Innovation is what creates progress and change. Without the introduction of new ideas and processes, we'd never get any further in life than where we are right now. In business, specifically, innovation means changes to technology and the economy. By always releasing a new, better product, companies constantly up the game to be better in every field.
It’s a fast-paced business world out there where innovation is the name of the game and a powerful tactic that ensures long-term success. After all, if your company is not innovating and reinventing its processes across the board, then you’re falling behind.
Global innovation projects demand particular leadership competencies in a multicultural and networked environment. Leaders need substantial cultural and market intelligence, facilitation, and orchestration skills in order to accelerate innovation and performance around the world. Yet current leadership models are not designed for this highly challenging environment where performance is critical to international market success.
Innovators are among us and within us, spot them by how they think and do things differently.
Mornings can be a difficult time to get motivated. Often we hit our stride just before lunch time and lose that determination that keeps us going in the afternoon. Here’s how the most successful leaders in business power up their mornings to maximize their productivity.
Akio Morita was born in Nagoya, Japan in 1921. His father owned a business brewing sake. It had been in the family for 14 generations and it was expected that Akio, the oldest son, would step into the business but the boy was more interested in electronics than in brewing.
Watch Live Debates on Sept.7th 2018As the global mindshare shifts towards grassroots and sustainability, what are the top starting points of new global prosperity centric revolutions? It’s no longer important which economical model you support, which super power you endorse, or which nation you belong to.
In-house innovation programs continue to proliferate and our concept of the innovator has evolved alongside them. Now we no longer think of a creative genius sitting alone in their tower coming up with creative ideas. Now, innovators can play a number of different roles within an innovation program beyond idea author. A lot of interest and attention is being paid to this concept, because organizations that are looking to sponsor and train innovation skills at their organization need to understand what skills matter most when it comes to creating meaningful change. After all, it’s an important part of professional development nowadays. Every employee at any organization needs to be able to keep up with the rapid pace of change. So here are a few of the roles that innovators play at large organizations.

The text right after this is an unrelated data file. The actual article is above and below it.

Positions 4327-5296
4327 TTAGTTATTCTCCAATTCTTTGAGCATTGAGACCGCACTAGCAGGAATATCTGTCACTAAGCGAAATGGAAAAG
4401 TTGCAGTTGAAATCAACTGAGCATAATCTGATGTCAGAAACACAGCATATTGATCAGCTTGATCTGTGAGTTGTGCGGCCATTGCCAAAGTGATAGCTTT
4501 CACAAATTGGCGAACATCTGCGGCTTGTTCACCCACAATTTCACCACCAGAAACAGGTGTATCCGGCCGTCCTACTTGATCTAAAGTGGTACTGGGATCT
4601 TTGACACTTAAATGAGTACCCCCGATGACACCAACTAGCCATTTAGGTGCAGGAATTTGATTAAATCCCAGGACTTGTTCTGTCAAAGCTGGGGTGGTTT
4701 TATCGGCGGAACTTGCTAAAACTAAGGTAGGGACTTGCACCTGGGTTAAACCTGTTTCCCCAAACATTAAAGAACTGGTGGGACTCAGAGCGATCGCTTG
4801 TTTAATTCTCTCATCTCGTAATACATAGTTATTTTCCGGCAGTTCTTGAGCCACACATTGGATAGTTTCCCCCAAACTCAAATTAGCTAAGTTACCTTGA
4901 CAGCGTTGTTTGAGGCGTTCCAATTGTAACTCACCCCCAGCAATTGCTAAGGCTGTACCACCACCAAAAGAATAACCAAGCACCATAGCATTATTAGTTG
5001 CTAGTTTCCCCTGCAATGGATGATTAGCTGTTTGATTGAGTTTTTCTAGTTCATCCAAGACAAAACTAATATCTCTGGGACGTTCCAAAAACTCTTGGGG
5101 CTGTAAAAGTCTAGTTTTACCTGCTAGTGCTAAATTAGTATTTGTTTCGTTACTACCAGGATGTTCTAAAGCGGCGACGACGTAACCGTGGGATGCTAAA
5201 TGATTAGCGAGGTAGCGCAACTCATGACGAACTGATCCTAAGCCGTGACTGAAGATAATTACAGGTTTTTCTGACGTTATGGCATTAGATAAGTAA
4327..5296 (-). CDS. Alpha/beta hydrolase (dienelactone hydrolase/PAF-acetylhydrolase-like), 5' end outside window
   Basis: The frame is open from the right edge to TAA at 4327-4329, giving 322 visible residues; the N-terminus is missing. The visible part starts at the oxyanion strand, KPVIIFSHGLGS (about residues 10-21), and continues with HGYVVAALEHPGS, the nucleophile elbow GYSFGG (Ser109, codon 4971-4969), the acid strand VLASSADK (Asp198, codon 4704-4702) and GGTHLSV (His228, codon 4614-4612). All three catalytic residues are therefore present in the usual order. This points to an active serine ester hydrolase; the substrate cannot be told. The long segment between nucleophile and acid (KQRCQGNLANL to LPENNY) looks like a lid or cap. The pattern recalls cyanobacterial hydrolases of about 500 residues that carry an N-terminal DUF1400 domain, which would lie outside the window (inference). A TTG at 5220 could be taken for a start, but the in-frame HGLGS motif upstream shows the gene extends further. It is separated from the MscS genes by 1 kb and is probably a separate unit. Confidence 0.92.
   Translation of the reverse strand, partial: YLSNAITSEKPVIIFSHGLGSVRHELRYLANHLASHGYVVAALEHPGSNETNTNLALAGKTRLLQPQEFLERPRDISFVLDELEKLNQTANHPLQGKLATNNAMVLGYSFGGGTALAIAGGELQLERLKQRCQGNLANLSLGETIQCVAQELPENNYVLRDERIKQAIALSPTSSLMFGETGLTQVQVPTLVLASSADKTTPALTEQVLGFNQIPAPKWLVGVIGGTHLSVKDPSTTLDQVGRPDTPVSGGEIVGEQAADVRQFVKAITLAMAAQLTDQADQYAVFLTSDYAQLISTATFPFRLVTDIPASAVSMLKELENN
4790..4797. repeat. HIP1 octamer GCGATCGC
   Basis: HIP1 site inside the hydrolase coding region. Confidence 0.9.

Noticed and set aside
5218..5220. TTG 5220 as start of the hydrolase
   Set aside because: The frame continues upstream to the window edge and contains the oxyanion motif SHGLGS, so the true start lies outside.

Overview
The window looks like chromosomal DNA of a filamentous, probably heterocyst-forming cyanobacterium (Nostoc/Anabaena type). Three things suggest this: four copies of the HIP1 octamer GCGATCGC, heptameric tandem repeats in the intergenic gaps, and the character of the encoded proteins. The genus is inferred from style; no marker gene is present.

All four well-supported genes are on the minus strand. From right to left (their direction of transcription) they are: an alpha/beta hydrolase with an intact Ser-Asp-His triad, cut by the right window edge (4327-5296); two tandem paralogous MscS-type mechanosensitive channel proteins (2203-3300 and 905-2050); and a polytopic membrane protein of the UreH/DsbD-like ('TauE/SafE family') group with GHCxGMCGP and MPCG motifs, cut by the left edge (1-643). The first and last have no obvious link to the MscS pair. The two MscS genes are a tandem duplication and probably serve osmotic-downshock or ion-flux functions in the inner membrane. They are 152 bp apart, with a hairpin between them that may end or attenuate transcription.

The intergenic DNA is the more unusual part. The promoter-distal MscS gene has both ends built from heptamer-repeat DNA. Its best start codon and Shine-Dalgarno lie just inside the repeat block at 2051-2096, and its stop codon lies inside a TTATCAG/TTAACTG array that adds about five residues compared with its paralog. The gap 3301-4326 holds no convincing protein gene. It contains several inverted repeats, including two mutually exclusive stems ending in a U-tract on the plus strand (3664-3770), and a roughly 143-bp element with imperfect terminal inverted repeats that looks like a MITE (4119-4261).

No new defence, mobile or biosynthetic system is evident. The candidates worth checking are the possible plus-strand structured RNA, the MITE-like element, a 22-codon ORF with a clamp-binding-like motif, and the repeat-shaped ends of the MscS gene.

For some, problem-solving comes naturally, and others most develop the skill. In any case, there are some careers that are especially suited for people who enjoy managing people, events and things to create positive outcomes. These professionals are highly skilled at using information and knowledge to resolve issues and engineer solutions. Certain fields require just this kind of heightened skill in problem resolution, and they reward professionals who are up for the task handsomely.
Conformity may be overrated. Most innovators really do "think different." Learn to spot them, and what they can teach us!
Having the right people on your start-up’s team – especially in its early days – can mean the difference between unparalleled success and embarrassing failure.
When I say “innovator,” what image comes to mind? A brilliant, but misunderstood figure hunched over a drawing board by the light of a single lamp in the middle of the night – cup of coffee dwindling slowly, pages of crumpled notes on the floor?
Meet John. He worked in a company with a corporate strategy office but no innovation department. When our firm ran an innovation workshop at John’s company, he took to innovation like a duck to water. Unfortunately, the company’s innovation culture didn’t evolve quickly enough for John, which left him feeling stifled. He ended up leaving the company to pursue innovation full-time.
Sir Tim Berners-Lee is known as the inventor of the World Wide Web. He created its three fundamental components: the formatting language HTML, the address system URL, and the HTTP system for linking sites. He was born in 1955 and grew up in London. As a schoolboy he was an avid trainspotter. He learnt about electronics from tinkering with a model railway. He gained a first-class honours degree in physics at Oxford University and became a software engineer.